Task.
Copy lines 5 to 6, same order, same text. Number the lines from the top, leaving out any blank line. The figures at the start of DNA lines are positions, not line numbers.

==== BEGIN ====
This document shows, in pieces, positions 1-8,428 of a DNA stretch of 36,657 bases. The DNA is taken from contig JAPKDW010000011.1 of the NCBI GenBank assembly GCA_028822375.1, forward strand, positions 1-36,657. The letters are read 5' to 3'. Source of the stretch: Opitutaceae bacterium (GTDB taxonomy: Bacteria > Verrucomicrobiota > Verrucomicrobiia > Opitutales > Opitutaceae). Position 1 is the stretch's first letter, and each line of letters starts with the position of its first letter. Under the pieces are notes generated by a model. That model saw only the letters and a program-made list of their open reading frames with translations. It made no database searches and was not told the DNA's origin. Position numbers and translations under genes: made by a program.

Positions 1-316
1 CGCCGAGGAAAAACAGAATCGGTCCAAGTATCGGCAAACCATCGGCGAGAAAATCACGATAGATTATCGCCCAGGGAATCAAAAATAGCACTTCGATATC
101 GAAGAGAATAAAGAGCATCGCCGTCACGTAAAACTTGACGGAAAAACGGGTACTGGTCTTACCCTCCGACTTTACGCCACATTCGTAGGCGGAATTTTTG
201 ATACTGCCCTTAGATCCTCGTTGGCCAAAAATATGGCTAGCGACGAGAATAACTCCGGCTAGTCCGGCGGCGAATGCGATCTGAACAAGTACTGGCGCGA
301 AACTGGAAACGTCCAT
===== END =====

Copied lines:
201 ATACTGCCCTTAGATCCTCGTTGGCCAAAAATATGGCTAGCGACGAGAATAACTCCGGCTAGTCCGGCGGCGAATGCGATCTGAACAAGTACTGGCGCGA
301 AACTGGAAACGTCCAT